Hala awed by cliched trappings of a cultural diaspora | IWMBuzz

Subhash K Jha reviews the film Hala and describes it as a rather disappointing affair. Read it here.

Hala awed by cliched trappings of a cultural diaspora

Hala (An original film by Apple)

Starring Geraldine Vishwanathan, Purbi Joshi, Azad Khan

Written & Directed by Minhal Baig

Rating: ** (2 stars)

When we first see the 17-year old Hala she is in the bath-tub pleasuring herself.  It isn’t the right image to introduce us to her. Hala is sexually curious, yes. But she is no libidinous adventuress. But a calm curious poetess on cruising the world on a ski-board whose eyes conveys the suffering of a soul far older and worldweary than she.

Somehow, the well-meaning but clichéd representation in Hala of a young Pakistani-American girl’s experiences never go beyond the tropes and the signposts. Conservative Pakistani parents, welcoming though culturally curious friends in school, liberal Caucasian friends in school  …didn’t we see all of that in Gurinder Chadha’s Blinded  ByThe light recently?

Hala does it with a far less blitheness of the spirit. It is a film weighed down by its own self-importance. In trying to sublimate the ‘message’ to a larger audience-acceptance of teen-angst writer-director Mihnaz Baig ends up doing the opposite of what she presumably intended.

Hala is a heavy-handed Paki-girl-coming-of-age story where the girl’s only problem , eventually is her  father, a bigoted Pakistani man who, as it turns out, is  having a secret extra-marital affair with an American colleague(luckily for  the script, a female colleague).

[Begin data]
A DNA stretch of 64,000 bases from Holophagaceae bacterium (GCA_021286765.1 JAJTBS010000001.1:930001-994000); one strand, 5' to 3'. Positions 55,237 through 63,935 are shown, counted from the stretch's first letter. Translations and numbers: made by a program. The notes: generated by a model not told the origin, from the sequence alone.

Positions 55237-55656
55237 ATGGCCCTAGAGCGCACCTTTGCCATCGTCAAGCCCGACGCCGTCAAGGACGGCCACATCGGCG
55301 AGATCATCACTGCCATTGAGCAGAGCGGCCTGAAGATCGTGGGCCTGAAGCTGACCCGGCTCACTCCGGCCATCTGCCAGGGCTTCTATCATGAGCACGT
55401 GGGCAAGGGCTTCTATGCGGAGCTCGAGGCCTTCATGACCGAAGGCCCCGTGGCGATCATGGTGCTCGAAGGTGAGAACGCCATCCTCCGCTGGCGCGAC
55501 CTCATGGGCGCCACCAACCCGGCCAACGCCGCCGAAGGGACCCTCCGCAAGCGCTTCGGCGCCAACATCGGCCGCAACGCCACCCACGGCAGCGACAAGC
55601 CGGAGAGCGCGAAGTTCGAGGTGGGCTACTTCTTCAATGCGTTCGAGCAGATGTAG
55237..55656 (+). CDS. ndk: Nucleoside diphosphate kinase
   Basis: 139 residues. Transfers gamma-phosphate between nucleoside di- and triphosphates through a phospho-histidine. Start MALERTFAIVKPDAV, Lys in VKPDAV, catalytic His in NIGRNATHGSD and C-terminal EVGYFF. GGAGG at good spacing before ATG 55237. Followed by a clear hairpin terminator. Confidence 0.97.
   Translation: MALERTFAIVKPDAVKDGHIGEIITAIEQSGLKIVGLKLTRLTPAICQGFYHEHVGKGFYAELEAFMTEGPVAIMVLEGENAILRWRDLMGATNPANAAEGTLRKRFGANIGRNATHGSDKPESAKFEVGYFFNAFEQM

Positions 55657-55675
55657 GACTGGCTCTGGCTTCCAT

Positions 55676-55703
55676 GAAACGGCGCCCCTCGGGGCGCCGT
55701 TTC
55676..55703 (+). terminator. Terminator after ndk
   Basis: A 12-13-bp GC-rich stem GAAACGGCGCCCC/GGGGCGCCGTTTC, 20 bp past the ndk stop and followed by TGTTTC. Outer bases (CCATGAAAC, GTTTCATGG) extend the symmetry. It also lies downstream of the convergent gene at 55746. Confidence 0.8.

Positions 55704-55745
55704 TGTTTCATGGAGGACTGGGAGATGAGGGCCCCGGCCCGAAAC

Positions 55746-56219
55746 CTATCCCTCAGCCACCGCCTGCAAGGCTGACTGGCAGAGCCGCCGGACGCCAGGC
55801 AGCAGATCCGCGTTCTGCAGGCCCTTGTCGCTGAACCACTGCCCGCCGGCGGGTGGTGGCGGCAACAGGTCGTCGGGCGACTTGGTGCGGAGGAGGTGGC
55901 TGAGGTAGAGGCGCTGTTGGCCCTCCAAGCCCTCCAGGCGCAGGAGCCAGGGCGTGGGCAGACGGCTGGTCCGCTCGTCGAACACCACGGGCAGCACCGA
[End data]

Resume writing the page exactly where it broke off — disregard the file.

The wife, played nicely by comedienne Purbi Joshi, reacts to the affair when her daughter discloses it, with a I-knew-it-all-along. Then the mom comes up with the big reveal. “I named you Hala. He’s lying about naming you. He wanted to name you Joy,” she reveals in Urdu.

Strange, the mother after so many years in America can’t speak a word of English. Father is conveniently dumped out of the mother-daughter secret society and life moves on smelling of freshly plucked roses.

Any American émigré, specially from an over-conservative society, would tell you, diasporic crises are not easily solvable, and cultural assimilation is a myth. And yet in Hala, our Pakistani-American heroine’s dilemma of being courted by an American boyfriend is reduced to a one-note crossword puzzle. The way Hala treats the love interest is downright distressing. Making it worse, some of her decisions thereafter are downright embarrassing in their inappropriateness.This girl isn’t in need of freedom. She needs a shrink.

By the time Hala threw off her hijab and walked into free air and sunshine (yes, there is a sequence where this happens literally) I was neither intrigued nor  amused by Hala’s journey from domestic repression to academic freedom. I was simply bored.

Not a hint of racism anywhere in Hala’s life in America.Where in America is this film located?  Disney’s Neverland?  And though the troubled stormy but eventually empathetic mother-daughter relationship  is clearly inspired  by  Laurie Metcalfe and Soirse Ronan in Lady Bird, Hala conveys none of the other film’s airy  treatment of  the troubled  relationship.

More Lady Bored than Lady Bird, Hala is a disappointment. If you really want to see a film about a Pakistani-Asian girl’s attempts to overcome her cultural crisis in the Western hemisphere watch Iram Haq’s What Will People Say. That’s the film.

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